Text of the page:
I recently received an Ouya and want to try coding a game for it. While the favorite child for Ouya developments seems to be Unity3D, the Unity IDE cannot be run on Linux. While there are a huge set of frameworks and game engines for developing on Android, I didn’t want to have to do game testing entirely via an Android Virtual Device or by loading onto a phone. Fortunately, libGDX provides a cross platform framework that should let me do most of the testing in on my PC.
Create a libGDX Project in Android Developer Tools.
The libGDX wiki has a list of prerequisites but instead of using standalone Eclipse and installing the Android SDK, we’re going to use the Android Developer Tools Bundle which contains an IDE (based on Eclipse) with the Android SDK already bundled and configured. When dealing with many Eclipse plugins and environments targeting very specific tool-chains, I find that the seperate Eclipse instances make configuration easier to debug. Get the ADT Bundle from downloads. I’m using the 64-bit bundle with the build suffix 20130522. Unzip it into a folder like
Start ADT at
~/ouya/adt-bundle-linux-x86_64-20130522/eclipse/eclipse, and install the Google Web Toolkit Plugin into ADT. You will need to follow the instructions from https://developers.google.com/eclipse/docs/install-eclipse-4.2 to get the version compatible with Eclipse 3.8 which is what ADT is currently built on. If you are using a later version of ADT, you may need to point at a different installation site.
Click next, agree to the licenses, and install.
Download the libGDX SDK from the stable releases. I am using version 0.9.8. I unzipped it into ~/ouya. Set the executable bit on gdx-setup-ui.jar, and run it using a JDK runtime. The GUI should start.
Create a project and configure it as befits your project. Mine is about boats.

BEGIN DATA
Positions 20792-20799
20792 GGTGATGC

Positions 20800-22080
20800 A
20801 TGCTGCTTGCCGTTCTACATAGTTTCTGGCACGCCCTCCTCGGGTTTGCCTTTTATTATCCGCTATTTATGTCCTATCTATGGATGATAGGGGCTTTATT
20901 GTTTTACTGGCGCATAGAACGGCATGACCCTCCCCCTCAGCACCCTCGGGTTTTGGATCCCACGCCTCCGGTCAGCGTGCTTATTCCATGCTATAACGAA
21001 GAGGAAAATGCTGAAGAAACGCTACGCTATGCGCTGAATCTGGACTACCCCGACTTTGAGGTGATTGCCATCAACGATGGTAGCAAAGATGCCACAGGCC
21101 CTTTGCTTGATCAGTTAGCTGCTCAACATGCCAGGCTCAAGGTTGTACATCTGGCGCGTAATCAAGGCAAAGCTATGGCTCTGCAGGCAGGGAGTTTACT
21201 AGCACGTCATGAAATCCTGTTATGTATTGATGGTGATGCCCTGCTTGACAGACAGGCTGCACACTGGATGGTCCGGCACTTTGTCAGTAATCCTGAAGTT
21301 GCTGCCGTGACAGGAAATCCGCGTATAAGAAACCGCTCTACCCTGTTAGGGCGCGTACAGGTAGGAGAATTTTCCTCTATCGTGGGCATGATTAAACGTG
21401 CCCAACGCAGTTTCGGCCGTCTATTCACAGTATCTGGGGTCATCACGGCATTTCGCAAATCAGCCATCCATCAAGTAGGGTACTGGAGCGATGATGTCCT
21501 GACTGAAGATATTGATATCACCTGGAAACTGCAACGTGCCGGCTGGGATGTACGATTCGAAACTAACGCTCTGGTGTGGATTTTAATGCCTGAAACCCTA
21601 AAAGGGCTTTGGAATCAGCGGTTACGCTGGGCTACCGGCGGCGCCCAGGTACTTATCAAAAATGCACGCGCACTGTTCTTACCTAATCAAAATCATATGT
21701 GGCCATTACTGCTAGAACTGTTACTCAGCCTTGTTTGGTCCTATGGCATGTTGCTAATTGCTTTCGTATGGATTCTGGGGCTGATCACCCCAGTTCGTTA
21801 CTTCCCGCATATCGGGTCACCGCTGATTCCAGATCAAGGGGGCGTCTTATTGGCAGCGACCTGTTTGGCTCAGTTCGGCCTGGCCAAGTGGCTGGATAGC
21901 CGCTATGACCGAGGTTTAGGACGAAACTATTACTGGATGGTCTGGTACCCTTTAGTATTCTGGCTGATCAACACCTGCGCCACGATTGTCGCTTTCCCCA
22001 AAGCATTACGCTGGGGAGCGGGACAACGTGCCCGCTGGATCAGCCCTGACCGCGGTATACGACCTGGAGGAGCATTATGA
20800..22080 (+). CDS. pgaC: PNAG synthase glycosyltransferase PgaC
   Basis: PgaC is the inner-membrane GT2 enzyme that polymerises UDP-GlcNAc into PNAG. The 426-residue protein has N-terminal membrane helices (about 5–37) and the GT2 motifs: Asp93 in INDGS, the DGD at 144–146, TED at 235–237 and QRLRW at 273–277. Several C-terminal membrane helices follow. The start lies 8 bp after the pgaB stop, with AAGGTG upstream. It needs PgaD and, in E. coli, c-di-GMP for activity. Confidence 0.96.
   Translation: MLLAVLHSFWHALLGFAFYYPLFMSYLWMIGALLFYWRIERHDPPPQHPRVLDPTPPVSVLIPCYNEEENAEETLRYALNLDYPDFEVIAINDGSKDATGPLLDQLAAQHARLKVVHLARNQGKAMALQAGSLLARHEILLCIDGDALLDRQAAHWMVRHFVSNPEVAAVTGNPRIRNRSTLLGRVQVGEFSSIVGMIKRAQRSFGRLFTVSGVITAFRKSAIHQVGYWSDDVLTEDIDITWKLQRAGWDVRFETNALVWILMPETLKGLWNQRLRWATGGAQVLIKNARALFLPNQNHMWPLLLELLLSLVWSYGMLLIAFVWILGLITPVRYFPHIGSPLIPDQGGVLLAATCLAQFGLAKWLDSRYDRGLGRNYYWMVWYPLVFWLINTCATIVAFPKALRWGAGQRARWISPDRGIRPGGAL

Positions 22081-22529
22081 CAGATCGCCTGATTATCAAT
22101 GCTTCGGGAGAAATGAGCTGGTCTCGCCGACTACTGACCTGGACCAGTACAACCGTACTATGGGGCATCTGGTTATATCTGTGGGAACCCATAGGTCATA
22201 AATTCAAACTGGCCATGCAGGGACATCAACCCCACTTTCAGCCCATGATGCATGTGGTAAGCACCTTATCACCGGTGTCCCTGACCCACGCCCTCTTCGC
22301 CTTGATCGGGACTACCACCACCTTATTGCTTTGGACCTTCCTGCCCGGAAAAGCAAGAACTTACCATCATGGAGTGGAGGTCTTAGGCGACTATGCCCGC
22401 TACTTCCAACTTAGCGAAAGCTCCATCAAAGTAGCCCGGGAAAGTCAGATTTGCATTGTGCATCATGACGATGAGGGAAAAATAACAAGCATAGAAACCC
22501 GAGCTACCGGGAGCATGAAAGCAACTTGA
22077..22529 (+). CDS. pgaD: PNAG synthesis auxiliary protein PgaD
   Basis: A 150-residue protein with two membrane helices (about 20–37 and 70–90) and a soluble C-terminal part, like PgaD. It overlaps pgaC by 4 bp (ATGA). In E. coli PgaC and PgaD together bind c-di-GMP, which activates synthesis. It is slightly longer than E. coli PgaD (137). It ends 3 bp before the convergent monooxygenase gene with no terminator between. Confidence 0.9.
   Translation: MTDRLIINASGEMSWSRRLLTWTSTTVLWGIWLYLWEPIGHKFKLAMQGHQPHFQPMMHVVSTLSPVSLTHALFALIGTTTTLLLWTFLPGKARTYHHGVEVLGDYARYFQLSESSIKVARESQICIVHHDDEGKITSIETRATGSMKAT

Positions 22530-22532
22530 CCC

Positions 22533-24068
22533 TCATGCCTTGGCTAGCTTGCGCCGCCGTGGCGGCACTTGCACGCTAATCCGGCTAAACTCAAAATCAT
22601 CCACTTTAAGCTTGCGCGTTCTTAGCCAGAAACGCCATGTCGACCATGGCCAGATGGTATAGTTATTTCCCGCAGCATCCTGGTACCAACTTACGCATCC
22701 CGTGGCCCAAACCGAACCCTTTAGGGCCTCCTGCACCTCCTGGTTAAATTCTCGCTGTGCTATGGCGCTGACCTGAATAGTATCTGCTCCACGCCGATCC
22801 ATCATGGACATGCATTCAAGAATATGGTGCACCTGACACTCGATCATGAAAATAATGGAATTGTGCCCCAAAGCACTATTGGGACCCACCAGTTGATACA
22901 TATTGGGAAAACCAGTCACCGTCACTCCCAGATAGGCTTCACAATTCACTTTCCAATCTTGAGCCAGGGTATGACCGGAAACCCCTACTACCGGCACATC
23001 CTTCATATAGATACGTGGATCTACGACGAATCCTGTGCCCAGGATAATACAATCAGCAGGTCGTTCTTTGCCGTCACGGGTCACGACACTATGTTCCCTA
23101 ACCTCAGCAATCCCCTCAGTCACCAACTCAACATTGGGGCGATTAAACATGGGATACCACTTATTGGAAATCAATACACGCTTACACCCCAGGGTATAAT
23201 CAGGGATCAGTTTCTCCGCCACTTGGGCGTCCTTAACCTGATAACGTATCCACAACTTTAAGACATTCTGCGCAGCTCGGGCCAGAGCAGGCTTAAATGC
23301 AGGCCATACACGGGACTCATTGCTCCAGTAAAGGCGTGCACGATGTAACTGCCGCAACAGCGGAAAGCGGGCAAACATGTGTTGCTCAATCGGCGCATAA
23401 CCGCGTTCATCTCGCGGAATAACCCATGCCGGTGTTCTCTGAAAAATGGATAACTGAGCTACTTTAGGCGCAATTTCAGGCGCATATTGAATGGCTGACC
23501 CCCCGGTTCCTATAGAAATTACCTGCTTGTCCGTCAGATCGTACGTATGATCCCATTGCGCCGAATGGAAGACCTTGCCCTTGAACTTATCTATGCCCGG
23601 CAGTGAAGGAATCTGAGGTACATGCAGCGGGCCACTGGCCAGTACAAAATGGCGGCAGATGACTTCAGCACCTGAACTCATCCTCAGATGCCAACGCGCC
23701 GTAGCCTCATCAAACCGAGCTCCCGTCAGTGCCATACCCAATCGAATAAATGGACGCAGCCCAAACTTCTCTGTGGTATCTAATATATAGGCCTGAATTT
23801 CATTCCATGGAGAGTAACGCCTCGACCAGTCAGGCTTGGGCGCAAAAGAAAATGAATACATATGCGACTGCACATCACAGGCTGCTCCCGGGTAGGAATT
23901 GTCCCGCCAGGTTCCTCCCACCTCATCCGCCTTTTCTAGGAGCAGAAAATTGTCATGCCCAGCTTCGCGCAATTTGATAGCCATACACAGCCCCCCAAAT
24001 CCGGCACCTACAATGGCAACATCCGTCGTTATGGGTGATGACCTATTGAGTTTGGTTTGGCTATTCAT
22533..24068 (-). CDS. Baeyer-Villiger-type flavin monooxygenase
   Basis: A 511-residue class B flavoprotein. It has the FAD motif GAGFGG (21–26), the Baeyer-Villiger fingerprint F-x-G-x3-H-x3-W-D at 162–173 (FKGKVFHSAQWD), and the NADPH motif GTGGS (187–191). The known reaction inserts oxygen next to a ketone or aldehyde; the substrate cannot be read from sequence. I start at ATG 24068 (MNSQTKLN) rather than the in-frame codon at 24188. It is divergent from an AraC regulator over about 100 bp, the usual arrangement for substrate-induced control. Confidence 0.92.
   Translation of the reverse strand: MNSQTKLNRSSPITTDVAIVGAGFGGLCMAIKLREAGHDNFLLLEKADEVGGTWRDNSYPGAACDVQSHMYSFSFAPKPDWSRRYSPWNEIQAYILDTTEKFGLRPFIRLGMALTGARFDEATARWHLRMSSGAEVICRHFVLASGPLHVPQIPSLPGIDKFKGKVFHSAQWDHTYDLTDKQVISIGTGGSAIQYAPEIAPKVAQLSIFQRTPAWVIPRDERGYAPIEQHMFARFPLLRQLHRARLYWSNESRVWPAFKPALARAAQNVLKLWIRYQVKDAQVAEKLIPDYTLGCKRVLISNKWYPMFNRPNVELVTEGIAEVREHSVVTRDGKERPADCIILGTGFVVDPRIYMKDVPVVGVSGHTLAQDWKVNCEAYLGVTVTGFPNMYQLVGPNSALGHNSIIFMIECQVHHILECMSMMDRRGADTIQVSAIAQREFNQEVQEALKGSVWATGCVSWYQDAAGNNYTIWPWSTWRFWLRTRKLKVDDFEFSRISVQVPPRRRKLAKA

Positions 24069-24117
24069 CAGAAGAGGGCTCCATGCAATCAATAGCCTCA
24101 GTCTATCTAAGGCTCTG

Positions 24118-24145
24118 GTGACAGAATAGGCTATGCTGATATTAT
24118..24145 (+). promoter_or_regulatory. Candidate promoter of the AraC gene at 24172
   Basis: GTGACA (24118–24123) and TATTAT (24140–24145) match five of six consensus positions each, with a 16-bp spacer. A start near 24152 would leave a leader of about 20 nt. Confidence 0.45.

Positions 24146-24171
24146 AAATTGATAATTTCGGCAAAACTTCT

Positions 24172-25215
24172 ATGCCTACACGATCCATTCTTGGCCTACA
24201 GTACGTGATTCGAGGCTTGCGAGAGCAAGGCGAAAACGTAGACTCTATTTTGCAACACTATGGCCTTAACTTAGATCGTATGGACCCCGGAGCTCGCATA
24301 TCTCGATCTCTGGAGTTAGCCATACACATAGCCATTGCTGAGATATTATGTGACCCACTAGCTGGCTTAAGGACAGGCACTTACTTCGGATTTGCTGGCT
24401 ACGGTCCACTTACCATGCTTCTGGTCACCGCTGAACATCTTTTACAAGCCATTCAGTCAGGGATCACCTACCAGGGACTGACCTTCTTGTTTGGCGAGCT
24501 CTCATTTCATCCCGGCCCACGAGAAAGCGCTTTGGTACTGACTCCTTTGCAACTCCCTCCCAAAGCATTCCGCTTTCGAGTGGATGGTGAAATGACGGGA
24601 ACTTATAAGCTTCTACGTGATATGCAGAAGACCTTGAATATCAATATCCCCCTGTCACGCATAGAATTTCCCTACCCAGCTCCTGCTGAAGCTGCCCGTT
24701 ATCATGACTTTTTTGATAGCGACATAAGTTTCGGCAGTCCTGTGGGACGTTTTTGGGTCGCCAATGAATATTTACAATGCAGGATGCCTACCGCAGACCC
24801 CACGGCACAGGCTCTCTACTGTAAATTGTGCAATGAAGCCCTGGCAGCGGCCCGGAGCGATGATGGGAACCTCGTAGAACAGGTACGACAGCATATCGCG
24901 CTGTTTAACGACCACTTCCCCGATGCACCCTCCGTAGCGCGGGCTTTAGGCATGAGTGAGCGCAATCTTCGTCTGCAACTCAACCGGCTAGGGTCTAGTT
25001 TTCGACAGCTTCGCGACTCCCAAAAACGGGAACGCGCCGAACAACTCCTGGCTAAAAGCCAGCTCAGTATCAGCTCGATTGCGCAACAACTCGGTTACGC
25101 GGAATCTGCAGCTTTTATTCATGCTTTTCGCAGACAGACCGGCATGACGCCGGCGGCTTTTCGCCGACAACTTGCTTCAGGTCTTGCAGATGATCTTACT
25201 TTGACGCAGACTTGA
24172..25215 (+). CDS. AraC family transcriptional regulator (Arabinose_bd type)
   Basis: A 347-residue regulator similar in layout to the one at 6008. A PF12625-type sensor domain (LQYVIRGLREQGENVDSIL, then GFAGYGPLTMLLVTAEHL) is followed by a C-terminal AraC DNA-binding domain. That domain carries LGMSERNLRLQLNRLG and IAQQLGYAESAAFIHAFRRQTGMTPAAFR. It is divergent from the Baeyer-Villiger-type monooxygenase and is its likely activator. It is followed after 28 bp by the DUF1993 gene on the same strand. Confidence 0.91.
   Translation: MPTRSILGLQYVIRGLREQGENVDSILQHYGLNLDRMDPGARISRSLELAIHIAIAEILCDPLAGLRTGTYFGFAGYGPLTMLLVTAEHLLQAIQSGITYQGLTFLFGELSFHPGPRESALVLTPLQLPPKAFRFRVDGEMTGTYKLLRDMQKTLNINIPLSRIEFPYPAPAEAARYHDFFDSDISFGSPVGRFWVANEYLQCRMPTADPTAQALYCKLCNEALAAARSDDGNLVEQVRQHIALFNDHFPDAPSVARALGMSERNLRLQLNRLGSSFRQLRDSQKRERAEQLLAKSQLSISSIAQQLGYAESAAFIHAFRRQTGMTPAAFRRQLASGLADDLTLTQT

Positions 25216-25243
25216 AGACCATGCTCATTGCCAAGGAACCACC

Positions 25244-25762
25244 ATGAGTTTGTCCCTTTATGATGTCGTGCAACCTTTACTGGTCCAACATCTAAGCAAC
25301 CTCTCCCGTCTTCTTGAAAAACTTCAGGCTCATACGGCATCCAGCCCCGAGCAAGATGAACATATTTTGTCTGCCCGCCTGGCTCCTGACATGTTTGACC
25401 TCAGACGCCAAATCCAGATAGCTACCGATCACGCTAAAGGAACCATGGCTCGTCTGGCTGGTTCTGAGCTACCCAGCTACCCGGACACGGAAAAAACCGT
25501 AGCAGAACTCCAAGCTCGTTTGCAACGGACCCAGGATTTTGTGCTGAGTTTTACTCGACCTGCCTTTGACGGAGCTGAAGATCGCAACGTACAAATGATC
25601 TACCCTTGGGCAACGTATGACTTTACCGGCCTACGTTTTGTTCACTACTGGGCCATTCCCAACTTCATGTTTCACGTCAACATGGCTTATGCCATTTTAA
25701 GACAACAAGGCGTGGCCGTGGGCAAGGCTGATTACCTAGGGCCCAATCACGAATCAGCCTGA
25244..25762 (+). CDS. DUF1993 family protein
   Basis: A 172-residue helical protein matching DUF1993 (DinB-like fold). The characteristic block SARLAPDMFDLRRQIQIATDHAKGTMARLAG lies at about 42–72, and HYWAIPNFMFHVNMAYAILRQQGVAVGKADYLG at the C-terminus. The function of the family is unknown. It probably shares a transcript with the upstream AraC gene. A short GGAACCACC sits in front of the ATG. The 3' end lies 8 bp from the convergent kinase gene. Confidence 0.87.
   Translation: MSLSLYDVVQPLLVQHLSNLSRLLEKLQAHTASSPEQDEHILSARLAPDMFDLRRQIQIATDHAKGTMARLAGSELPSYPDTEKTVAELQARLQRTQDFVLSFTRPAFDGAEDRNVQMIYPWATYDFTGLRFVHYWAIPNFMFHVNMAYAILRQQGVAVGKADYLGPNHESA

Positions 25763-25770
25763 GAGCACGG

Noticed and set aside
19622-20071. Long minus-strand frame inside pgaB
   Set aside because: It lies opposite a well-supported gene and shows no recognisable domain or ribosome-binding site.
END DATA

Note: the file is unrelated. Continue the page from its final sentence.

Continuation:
If the LibGDX library listed under required libraries is red, download it by clicking on the “download latest stable version” icon. Once you get the pleasant “Your Configuration is valid” notification, click on “Open the generation screen.” Click “Launch!” to generate your projects.
Back in ADT, we can import our new projects. In the ADT menu bar, choose File > Import… and from the General folder, select “Existing Projects into Workspace.” Press next, and set the root directory to the location of your libGDX projects.
After the import, I had a build error on the boats-android project. To resolve it, edit the project’s properties and select an Android Build Target.
I also had a build error on the boats-html project which was fixed by selecting the GWT SDK to be added to the project’s build path.
Run the Project
Select the android project, and chose run from the menu. If you receive a “No active compatible AVD’s or devices found…” error, edit the project’s run configurations and select an Android Virtual Device.
If you don’t have an AVD, create one. Click run, and wait (possibly for a few minutes) for the AVD to start. If successful, you should see the application start up.
I was also able to run the application on my phone, though I haven’t figured out how to take a picture of my phone with my phone.
Select the desktop project and run as a Java Application.
When you run the html project, a development server will start with a link to open the game in the browser. Firefox will alert that “Development Mode requires the Google Web Toolkit Developer Plugin.” Install the plugin, and after Firefox restarts, you should see the default game.
It sure looks like libGDX is running cross-platform, as promised. I’m going to have to learn some Android programming to see if I can find any gotchas, but so far it looks good. The next step is to try loading the game onto my Ouya. The whole configuration went remarkably smoothly, so let me know if you encounter any obstacles.